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Revealed: Why pupils fell sick

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MBABANE – Pupils not tested for symptoms of bilharzia should not have been given the tablets at school, hence the serious side effects.

Investigations by this publication have since revealed that even at the country’s referral hospital, Mbabane Government Hospital, these drugs are not issued to any patient without a lab form, proof of bilharzia symptoms and the weight, not height, of that particular individual is considered.

Pupils were made to take a drug called Praziquantel as a precaution against bilharzia. According to various pharmacists and nurses, this drug is to be taken after a heavy meal at night. However, this drug was given to pupils together with another drug called Albendazole, which is to be taken before meals. Once taken, one has to have at least two hours before having a meal.

Albendazole is for de-worming. These two drugs were given to pupils at the same time and after they had a meal. One medical practitioner said should the bilharzia’s tablets be taken without proof of infection “that exposes the person to side effects which include drowsiness, headache and stomach pains to name but a few”.

Last week over 700 pupils were rushed to hospital after taking the tablets in their respective schools. Mater Dolorosa High School had to suspend classes after over 20 pupils fell seriously ill shortly after taking the tablets. They were admitted to Mbabane Government Hospital. This was the same case with other pupils in different schools around the country. A teacher who attended a workshop in preparation for the de-worming exercise last term said they were given a dose-pole to measure the height of each pupil against the number of tablets that particular child is to take. “I have never heard of such in my entire medical career,” said another medical practitioner who requested to remain anonymous.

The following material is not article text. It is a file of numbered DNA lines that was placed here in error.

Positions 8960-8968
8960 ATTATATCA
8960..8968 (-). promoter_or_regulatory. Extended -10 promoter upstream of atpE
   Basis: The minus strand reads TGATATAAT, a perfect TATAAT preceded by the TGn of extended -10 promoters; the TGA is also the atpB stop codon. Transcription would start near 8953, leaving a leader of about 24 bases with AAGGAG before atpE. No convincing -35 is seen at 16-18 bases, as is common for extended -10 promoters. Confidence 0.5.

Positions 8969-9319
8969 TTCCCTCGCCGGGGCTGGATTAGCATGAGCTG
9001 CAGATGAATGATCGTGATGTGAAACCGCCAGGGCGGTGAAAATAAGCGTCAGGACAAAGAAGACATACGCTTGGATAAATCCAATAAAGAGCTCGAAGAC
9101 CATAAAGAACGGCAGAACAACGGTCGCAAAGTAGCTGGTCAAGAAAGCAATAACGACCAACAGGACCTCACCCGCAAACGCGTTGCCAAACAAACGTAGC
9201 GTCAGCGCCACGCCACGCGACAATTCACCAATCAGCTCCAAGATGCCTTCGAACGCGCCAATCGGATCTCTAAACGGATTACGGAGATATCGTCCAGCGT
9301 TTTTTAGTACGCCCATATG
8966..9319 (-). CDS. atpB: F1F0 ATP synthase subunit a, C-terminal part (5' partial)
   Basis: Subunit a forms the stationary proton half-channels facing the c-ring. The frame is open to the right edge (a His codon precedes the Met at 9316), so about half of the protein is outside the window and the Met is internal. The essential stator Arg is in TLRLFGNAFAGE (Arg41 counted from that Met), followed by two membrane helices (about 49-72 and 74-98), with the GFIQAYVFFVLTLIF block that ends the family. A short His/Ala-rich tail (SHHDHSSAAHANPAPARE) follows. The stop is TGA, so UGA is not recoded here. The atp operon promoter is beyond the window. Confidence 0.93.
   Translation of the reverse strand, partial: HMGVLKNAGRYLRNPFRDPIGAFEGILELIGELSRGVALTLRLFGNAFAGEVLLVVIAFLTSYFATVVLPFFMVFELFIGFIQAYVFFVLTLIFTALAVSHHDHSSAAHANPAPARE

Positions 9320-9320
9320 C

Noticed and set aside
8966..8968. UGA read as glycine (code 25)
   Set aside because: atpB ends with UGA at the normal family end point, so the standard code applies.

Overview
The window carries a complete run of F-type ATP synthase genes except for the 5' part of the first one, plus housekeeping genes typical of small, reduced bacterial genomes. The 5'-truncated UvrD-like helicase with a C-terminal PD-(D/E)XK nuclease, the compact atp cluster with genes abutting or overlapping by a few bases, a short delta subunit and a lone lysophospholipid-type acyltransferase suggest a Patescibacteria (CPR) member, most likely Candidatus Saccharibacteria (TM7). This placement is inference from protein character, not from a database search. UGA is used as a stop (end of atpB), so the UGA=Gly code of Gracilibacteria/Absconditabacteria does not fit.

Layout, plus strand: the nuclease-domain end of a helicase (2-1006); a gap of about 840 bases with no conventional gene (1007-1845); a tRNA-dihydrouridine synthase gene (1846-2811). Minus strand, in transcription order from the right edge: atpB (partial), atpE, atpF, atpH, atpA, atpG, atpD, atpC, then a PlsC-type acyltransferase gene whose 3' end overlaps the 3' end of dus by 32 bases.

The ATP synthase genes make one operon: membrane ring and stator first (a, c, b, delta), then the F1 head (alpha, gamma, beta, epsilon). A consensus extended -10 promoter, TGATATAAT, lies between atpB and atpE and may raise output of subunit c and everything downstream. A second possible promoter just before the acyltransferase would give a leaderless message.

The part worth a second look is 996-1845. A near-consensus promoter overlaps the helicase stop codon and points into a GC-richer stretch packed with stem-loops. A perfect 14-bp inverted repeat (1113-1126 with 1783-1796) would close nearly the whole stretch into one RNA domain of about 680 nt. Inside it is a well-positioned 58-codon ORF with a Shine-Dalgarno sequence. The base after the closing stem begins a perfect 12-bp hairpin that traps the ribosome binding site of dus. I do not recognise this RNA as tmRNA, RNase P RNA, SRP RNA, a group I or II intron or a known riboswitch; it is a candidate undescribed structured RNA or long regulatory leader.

Ministry of Health’s Principal Secretary, Steven Shongwe, agreed with the points raised by the medical practitioners with regard to the dosage prescription of both drugs. “It is true that the weight of the child is crucial as well as other points raised by the practitioners but I would not like to get into details on the matter as we are still investigating it and will tomorrow (today) be deliberating on the campaign,” said the PS.

Shongwe said there was no one to blame for to the high numbers of affected pupils during the exercise. “What we did was what other countries have been doing in the past,” he said, though admitting that both drugs had different prescriptions.

Minister of Education is not happy with ‘doctor’ teachers

MBABANE – Minister of Education and Training, Wilson Ntsangase says a shortage of nurses or doctors should not mean that teachers be used as a short cut.

The minister said he was not pleased with the whole de-worming drug administration exercise which put pupils’ health to serious risk


The minister, speaking in a radio broadcast statement, called upon the health ministry to re-strategise the de-worming exercise in consultation with his ministry. “It is just not right for drugs to be given out by people, with chalk in hand, not trained in the medical field,” said Ntshangase.

“Nurses should have been responsible for the administration of these drugs to pupils not these short cuts irrespective of whether there is a staff shortage,” he went on adding that he was also surprised to learn that one child was given four tablets to take at a time while others were given six.

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